However, for the purposes of banks’ capital controls, what matters is the amount of AAA, Aaa etc, and not the risk. A special purpose entity which pooled, tranched and sold to a bank reduced the risk adjusted assets of the bank. The purpose of relaxing capital controls was clearly served.
Also some institutional investors have charters which require them to invest only in investment grade debt instruments. CDOs gave them a way to bear the risk of, say, defaults on liars loans, without breaking this rule. CDOs helped neutralize the prudential charter.

I think it must have been about the rating and not overall porfolio risk (value at risk).

Interest rate swaps

Can be reproduced with long and short, spot and forward positions in bonds. However, total assets and total debt are extremely different if the same transaction has the form of an interest rate swap. I think they clearly existed to change the leverage reported on balance sheets without changing any obligations from one party to the other.

Trust-preferred Securities

See post below. They are a way to list debt as equity.

CDS.

A CDS can be reproduced with a REPO account. Consider firm A, firm B and AIG. Let’s go way back when AIG was AAA and assume that firm A is rated A.
First story, firm B buys a debt instrument from firm A and a CDS on the debt from AIG-FP. Firm B will be paid in full unless A and AIG both go bankrupt.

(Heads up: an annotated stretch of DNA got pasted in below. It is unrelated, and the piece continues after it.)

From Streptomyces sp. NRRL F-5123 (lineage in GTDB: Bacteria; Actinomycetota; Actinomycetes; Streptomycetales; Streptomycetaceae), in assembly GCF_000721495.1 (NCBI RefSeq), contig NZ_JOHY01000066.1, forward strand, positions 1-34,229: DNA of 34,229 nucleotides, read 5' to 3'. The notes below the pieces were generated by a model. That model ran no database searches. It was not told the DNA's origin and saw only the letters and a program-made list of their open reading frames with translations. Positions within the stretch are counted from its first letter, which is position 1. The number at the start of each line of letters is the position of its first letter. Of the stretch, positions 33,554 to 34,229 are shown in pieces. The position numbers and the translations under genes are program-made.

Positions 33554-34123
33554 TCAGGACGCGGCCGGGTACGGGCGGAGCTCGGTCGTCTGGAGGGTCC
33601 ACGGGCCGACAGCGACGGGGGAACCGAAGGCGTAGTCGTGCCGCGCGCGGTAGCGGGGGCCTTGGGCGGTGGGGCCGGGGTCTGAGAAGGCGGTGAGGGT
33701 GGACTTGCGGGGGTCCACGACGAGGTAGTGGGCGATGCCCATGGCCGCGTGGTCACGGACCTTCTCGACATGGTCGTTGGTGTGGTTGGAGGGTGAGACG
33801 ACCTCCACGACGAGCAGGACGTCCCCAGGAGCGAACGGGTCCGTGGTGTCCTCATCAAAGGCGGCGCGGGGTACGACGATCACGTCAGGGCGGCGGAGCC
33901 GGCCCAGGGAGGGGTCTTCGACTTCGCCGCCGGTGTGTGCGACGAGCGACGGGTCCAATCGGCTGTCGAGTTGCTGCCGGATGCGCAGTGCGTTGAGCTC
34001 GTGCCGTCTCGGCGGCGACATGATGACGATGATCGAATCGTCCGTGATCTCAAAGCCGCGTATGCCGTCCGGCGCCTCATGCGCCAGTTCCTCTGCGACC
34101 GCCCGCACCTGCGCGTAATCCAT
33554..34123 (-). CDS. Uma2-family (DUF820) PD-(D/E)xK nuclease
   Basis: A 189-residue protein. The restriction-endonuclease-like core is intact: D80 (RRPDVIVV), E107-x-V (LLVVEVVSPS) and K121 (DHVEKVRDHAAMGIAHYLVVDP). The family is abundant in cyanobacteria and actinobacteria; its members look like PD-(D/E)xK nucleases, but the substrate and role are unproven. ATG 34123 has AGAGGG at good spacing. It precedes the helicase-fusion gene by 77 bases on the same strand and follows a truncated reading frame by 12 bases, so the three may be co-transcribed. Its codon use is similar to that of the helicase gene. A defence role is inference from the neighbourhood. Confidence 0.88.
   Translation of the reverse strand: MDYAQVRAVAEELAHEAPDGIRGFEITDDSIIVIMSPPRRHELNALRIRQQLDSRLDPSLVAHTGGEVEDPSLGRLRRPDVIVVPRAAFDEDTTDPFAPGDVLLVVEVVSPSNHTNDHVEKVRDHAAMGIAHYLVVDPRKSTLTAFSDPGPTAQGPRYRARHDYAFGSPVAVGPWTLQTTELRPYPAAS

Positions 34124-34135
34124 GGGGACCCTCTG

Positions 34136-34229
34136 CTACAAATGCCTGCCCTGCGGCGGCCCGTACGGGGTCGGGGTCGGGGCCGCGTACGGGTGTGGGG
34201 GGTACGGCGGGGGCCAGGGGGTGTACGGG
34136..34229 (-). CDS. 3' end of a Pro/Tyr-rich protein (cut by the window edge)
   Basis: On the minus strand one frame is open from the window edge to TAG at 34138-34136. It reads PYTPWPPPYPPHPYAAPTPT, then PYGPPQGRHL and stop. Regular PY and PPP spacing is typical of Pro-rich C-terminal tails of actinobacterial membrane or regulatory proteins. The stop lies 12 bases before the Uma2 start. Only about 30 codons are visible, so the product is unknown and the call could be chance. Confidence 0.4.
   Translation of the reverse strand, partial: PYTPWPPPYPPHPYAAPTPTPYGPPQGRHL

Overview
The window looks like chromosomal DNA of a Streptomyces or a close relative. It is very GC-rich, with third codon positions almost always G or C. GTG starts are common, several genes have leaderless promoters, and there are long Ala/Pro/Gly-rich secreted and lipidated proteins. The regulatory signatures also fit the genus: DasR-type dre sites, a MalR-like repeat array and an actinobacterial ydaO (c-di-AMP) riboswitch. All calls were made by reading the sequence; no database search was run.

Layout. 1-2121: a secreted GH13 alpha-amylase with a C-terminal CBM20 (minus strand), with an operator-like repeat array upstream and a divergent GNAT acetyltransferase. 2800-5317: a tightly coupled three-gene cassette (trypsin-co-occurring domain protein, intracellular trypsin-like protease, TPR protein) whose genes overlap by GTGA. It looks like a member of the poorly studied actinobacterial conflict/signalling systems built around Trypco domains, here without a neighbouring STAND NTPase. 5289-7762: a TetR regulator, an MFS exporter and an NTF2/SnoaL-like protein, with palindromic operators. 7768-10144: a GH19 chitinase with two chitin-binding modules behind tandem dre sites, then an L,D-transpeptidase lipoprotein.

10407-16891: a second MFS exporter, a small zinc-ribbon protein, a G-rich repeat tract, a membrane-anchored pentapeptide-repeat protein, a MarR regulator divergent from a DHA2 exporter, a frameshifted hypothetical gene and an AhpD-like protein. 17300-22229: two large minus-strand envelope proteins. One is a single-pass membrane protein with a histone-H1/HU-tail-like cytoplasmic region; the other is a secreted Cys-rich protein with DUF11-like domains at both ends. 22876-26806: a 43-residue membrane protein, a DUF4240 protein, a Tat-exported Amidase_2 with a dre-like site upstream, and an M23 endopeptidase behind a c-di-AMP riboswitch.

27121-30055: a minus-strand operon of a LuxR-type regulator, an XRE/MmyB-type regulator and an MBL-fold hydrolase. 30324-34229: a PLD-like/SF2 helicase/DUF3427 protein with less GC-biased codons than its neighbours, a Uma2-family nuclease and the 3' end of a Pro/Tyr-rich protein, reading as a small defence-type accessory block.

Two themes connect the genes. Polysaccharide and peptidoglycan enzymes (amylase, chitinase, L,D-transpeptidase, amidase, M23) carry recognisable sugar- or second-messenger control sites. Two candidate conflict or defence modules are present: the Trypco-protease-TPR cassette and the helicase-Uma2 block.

Second story Firm B buys firm A’s debt. Firm B opens a repo account at AIG-FP. It holds AIG bonds and a short position in Firm A bonds in it’s repo account. Firm B is paid in full unless Firm A and AIG both go bankrupt. Since AIG debt is rated safer as firm A debt, firm B has to send money to AIG to keep the repo account in the black and open. It is just like a CDS.

However, there are two differences. First some regulator might not count the repo account as making the debt safe – they definitely counted the CDS as making the debt safe. Second, and much more important, AIG has to issue a bond to make the second scheme work. To insure as much debt as it insured with CDSs AIG would have to issue $ 3 trillion in bonds. After doing that, AIG wouldn’t be rated AAA. The point of CDS is to make liabilities look small. They appear on the balance sheet at market value not at notional value.

AIG couldn’t make $3 trillion in debt instruments safe, yet, given accounting standards, debt rating practices, and Basel I capital controls, it was considered to have done so.

This made its balance sheet look better reasuring counterparties and top management.
Case_Shiller index bonds. Their purpose is neither to evade rules and regulations nor to buff balance sheets. They are useful to local governments trying to hedge risk. They were a total flop with trading volume around zero. They are the exception that proves the rule. Given the stated purpose and justification for financial innovation, they should have been a huge hit. They were a total wiff. This tends to make me more confident that the stated purpose and justification for financial innovation has little to do with reality.